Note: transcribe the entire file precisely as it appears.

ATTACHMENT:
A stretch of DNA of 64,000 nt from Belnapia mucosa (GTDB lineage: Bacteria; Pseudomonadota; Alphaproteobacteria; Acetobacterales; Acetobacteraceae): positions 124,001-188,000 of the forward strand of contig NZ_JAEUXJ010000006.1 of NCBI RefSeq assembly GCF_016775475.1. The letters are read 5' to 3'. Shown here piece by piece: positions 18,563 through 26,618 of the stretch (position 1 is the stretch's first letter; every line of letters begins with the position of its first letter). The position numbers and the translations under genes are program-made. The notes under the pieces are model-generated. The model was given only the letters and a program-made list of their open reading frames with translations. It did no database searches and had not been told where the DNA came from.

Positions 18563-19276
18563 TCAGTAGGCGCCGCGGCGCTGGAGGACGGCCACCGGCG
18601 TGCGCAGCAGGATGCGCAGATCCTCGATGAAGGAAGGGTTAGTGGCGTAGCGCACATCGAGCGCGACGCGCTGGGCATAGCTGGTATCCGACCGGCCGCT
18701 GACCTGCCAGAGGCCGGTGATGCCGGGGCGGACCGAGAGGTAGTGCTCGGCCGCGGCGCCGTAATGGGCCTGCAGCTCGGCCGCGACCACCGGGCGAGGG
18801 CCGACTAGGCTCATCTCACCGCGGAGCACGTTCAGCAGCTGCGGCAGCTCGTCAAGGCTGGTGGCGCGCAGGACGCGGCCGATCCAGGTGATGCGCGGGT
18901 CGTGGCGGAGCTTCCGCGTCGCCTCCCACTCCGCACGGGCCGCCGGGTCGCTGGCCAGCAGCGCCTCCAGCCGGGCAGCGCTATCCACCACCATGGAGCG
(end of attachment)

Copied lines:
A stretch of DNA of 64,000 nt from Belnapia mucosa (GTDB lineage: Bacteria; Pseudomonadota; Alphaproteobacteria; Acetobacterales; Acetobacteraceae): positions 124,001-188,000 of the forward strand of contig NZ_JAEUXJ010000006.1 of NCBI RefSeq assembly GCF_016775475.1. The letters are read 5' to 3'. Shown here piece by piece: positions 18,563 through 26,618 of the stretch (position 1 is the stretch's first letter; every line of letters begins with the position of its first letter). The position numbers and the translations under genes are program-made. The notes under the pieces are model-generated. The model was given only the letters and a program-made list of their open reading frames with translations. It did no database searches and had not been told where the DNA came from.

Positions 18563-19276
18563 TCAGTAGGCGCCGCGGCGCTGGAGGACGGCCACCGGCG
18601 TGCGCAGCAGGATGCGCAGATCCTCGATGAAGGAAGGGTTAGTGGCGTAGCGCACATCGAGCGCGACGCGCTGGGCATAGCTGGTATCCGACCGGCCGCT
18701 GACCTGCCAGAGGCCGGTGATGCCGGGGCGGACCGAGAGGTAGTGCTCGGCCGCGGCGCCGTAATGGGCCTGCAGCTCGGCCGCGACCACCGGGCGAGGG
18801 CCGACTAGGCTCATCTCACCGCGGAGCACGTTCAGCAGCTGCGGCAGCTCGTCAAGGCTGGTGGCGCGCAGGACGCGGCCGATCCAGGTGATGCGCGGGT
18901 CGTGGCGGAGCTTCCGCGTCGCCTCCCACTCCGCACGGGCCGCCGGGTCGCTGGCCAGCAGCGCCTCCAGCCGGGCAGCGCTATCCACCACCATGGAGCG